OSLO, Oct 14 (Reuters) – A 37-year-old Danish citizen is suspected of killing five people in a bow-and-arrow attack in the Norwegian town of Kongsberg in a rare incident of mass killing in Norway, police said on Thursday.
Two people, including an off-duty police officer, were wounded in the Wednesday evening attacks, which took place in different locations in the town, 68 km (42 miles) southwest of the capital, Oslo.
“The police are giving this information because of all the rumours on social media regarding people who are not linked to these very serious acts,” police said in a statement in which they gave the suspect’s nationality but did not identity.
The suspect, who was apprehended, was believed to have been acting alone, police said.
They said nothing about a possible motive.
The death toll was the worst of any attack in Norway since 2011, when far-right extremist Anders Behring Breivik killed 77 people, most of them teenagers at a youth camp.
The attacks went on for more than half an hour over a “large area” of Kongsberg, including at a Coop Extra grocery store, the Aftenposten newspaper cited police as saying.
A woman living near the store said she had heard alarms as she was walking home.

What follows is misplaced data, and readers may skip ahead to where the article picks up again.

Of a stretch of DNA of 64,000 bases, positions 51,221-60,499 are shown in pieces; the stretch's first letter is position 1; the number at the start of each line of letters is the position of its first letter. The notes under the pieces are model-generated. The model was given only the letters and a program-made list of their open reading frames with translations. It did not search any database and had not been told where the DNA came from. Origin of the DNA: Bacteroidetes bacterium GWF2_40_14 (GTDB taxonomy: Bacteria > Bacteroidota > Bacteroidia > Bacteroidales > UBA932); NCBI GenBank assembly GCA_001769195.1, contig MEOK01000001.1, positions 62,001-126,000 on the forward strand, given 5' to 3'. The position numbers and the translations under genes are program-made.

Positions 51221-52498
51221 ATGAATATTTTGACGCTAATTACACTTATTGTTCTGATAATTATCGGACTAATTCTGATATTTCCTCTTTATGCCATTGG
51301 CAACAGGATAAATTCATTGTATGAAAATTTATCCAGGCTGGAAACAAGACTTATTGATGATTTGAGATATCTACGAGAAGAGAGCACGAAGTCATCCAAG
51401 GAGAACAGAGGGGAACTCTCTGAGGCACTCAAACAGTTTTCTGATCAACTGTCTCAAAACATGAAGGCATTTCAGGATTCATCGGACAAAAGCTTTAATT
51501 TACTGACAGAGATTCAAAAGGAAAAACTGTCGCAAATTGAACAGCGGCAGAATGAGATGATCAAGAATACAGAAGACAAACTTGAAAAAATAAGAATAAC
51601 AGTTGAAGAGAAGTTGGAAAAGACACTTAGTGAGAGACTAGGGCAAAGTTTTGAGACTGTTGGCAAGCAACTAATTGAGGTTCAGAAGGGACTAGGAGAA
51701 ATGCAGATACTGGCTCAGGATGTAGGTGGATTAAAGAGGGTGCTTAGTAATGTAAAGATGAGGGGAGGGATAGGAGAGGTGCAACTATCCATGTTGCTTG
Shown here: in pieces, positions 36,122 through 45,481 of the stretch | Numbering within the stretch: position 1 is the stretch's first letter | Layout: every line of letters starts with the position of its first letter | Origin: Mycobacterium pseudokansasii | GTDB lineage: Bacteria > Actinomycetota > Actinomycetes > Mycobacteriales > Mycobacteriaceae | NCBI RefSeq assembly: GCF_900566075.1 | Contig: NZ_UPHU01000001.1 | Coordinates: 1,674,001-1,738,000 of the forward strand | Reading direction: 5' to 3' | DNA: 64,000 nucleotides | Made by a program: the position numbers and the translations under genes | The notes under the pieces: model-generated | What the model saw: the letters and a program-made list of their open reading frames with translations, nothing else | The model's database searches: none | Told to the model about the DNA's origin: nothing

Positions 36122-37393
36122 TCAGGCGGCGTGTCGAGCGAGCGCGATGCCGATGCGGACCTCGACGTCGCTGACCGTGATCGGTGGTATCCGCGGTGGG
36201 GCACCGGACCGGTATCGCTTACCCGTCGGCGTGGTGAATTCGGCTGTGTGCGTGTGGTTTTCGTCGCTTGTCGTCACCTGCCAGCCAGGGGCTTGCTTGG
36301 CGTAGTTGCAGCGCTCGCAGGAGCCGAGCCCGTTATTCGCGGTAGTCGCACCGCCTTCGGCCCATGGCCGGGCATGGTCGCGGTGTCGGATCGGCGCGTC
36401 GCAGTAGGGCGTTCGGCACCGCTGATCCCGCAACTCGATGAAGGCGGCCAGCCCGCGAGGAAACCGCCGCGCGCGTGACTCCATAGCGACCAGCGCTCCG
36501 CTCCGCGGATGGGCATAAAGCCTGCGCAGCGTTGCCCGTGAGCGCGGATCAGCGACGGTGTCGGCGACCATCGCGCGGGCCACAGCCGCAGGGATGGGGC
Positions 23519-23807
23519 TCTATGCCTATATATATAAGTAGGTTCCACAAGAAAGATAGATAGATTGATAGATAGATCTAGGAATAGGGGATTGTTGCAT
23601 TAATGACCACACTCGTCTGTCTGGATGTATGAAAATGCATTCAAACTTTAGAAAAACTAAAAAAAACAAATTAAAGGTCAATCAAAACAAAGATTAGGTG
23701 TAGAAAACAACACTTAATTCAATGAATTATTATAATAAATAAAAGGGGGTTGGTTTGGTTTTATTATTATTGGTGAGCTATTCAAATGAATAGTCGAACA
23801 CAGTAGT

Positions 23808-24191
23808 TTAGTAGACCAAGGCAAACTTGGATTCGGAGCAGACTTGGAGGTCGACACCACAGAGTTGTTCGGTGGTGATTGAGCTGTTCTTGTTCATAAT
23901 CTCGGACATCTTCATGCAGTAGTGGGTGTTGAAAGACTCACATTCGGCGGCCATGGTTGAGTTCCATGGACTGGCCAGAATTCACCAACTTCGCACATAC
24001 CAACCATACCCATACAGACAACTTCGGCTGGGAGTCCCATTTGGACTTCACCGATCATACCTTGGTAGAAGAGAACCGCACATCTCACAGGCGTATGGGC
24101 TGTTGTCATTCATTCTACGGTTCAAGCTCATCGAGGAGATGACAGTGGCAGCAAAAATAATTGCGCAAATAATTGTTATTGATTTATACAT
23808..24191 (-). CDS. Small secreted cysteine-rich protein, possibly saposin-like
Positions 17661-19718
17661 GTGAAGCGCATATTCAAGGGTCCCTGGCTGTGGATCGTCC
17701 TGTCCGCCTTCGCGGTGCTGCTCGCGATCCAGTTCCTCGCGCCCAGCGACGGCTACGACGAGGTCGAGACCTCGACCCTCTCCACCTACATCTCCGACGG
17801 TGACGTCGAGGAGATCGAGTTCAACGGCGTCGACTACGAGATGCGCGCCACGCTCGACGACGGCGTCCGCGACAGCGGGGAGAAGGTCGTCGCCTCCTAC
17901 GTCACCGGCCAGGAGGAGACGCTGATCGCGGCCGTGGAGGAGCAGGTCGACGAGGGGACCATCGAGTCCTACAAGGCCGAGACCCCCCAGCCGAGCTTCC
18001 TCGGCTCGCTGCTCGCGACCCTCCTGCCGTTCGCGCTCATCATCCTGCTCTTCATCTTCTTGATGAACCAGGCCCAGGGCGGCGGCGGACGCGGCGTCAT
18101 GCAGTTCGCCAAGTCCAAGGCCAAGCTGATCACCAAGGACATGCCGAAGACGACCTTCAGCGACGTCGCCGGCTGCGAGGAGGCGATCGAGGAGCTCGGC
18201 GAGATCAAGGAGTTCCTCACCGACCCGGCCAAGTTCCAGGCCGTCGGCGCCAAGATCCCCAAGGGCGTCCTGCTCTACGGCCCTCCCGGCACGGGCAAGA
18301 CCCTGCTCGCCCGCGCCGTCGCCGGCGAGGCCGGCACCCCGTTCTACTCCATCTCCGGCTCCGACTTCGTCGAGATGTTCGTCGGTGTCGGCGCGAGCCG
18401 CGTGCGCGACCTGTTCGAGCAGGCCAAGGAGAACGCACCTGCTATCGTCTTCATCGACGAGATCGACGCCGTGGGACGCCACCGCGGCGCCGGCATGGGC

“I saw a group of police officers, including one who held several arrows in his hand,” the woman, Marit Hoefle, told newspaper
Investigators are considering whether the attacks amounted to an act of terrorism, and said they would give a more detailed account of the incident later on Thursday.
Police were interrogating the suspect and he was cooperating, his defence lawyer said.
“He is cooperating and is giving detailed statements regarding this event,” lawyer Fredrik Neumann told public broadcaster NRK.
A bow and arrow had been used in at least several of the attacks, police said, adding they were investigating whether another weapon was used.
Images from one of the crime scenes showed an arrow that appeared to be stuck in the wall of a wood-panelled building.
About 28,000 people live in the Kongsberg municipality.
Following the attacks, the police directorate said it had ordered officers nationwide to carry firearms. Norwegian police are normally unarmed but officers have access to guns when needed.
Reporting by Terje Solsvik
Editing by Robert Birsel
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